"I had no desire to be a cheerleader," she said, "but I wanted to be involved."

Things were a little better at Ohio State University, where Bauchmoyer was a diver, competitive swimmer, basketball player and a member of the synchronized swimming team. At least she could compete, although none of the teams were considered varsity athletic teams and they certainly weren't supported financially in the same way that men's athletic teams were.

For road trips to other Big Ten schools, Bauchmoyer recalled, the women would take up a collection to put gas in the coach's car.

"We always felt like the women had to scramble and fight to get opportunities," Bauchmoyer said.

Bauchmoyer earned a BSED from Ohio State and went on to earn a master of science degree in education from Bowling Green State University and a Ph.D. from the University of Iowa. Bauchmoyer joined the faculty in PSU's Department of Health, Physical Education and Recreation in 1974. At PSU, she teaches sports psychology, motor development of children, teaching methods and first aid and CPR.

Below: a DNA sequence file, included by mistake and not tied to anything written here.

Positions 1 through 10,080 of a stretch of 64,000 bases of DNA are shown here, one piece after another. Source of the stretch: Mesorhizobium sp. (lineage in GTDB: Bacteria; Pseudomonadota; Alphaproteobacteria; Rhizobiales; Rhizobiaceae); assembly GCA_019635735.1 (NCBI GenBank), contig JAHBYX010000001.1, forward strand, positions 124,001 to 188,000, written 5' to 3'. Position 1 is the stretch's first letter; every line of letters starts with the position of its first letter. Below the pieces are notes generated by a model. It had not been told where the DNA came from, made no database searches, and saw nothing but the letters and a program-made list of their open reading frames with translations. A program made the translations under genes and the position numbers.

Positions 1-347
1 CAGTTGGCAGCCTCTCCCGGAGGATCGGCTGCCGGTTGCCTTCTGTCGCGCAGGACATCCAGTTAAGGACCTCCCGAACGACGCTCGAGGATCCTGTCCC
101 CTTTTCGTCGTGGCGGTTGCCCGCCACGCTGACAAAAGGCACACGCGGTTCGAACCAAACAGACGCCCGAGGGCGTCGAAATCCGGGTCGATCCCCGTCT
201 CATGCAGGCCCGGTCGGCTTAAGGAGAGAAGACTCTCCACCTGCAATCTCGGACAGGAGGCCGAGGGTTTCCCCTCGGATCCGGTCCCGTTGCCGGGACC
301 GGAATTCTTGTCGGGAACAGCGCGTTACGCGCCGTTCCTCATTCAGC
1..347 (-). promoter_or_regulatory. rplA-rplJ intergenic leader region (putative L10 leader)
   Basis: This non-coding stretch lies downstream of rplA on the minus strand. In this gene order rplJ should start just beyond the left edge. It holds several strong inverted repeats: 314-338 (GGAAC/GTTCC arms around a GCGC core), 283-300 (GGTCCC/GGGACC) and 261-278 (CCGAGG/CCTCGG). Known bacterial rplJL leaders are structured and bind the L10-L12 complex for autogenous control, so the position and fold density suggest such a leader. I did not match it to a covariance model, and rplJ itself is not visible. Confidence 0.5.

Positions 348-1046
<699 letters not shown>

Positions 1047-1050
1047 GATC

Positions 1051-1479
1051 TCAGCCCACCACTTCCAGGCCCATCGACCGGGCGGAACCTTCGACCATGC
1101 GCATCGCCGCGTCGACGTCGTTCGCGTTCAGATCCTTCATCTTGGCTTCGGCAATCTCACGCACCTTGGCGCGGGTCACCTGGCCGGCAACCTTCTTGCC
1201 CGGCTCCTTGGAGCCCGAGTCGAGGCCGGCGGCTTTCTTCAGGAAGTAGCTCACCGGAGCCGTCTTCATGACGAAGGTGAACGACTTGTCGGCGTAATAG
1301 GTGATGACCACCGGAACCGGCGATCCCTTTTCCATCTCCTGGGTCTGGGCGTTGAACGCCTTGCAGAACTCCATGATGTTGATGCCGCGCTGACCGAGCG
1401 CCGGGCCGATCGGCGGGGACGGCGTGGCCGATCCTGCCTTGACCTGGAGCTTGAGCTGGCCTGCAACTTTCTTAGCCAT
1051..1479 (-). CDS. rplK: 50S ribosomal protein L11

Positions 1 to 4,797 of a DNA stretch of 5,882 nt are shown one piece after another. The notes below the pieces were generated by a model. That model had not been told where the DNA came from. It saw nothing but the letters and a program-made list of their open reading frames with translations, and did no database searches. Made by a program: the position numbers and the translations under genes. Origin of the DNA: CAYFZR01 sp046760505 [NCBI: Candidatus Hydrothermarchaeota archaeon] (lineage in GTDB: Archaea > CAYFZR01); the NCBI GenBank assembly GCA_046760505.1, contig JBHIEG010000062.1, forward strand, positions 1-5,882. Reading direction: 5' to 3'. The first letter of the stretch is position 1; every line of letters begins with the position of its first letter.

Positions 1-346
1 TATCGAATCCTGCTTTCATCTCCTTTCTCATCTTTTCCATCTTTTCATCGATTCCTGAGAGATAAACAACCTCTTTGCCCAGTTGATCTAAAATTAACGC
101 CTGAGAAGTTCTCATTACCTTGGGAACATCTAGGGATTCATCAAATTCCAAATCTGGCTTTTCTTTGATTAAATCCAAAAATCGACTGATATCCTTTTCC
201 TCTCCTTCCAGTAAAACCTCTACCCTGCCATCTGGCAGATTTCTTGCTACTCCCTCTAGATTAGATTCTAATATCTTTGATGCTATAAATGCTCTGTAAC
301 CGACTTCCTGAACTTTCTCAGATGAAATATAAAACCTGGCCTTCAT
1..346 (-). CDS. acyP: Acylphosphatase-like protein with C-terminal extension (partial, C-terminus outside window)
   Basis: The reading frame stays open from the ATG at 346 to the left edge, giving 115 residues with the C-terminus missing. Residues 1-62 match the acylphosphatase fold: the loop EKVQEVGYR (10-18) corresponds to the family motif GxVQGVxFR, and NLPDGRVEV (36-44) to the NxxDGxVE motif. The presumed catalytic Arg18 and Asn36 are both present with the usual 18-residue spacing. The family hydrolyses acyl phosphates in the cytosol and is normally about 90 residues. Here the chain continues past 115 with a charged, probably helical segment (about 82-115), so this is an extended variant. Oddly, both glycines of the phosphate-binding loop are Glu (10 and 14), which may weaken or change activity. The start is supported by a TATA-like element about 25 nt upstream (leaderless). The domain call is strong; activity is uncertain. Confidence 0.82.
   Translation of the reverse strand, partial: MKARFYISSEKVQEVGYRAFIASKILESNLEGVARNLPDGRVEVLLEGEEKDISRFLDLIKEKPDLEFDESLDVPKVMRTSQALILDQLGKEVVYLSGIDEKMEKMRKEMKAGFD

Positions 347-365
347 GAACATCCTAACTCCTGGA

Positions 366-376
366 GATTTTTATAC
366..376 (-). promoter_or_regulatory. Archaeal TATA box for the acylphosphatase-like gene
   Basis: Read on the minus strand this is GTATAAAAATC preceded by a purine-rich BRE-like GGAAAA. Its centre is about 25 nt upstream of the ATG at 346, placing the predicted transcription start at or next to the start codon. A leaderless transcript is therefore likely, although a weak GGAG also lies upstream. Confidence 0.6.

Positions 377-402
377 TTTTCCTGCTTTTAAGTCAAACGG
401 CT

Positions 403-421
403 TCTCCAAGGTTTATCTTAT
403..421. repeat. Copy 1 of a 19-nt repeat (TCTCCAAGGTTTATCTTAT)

Bauchmoyer said most of her students have grown up in the years following Title IX, so they don’t have the understanding of the issues surrounding equity that comes with her own first-hand experience.

"It bothers me when women are blamed for having any of the pie at all," Bauchmoyer said.

Issues of equity go well beyond athletics, according to Bauchmoyer. And while laws such as Title IX have created many opportunities for women, lasting solutions require "a major attitude shift."

For Bauchmoyer, a sign that attitudes may be changing, was the fact that fans packed the fieldhouse at Ohio State to honor former female athletes.

"It was just wonderful to be down there on the floor and hear the applause," Bauchmoyer said. "I was shocked to see so many people at a women's event and it was just great to hear that crowd. It helped make up for all the years (I) competed and never heard the applause."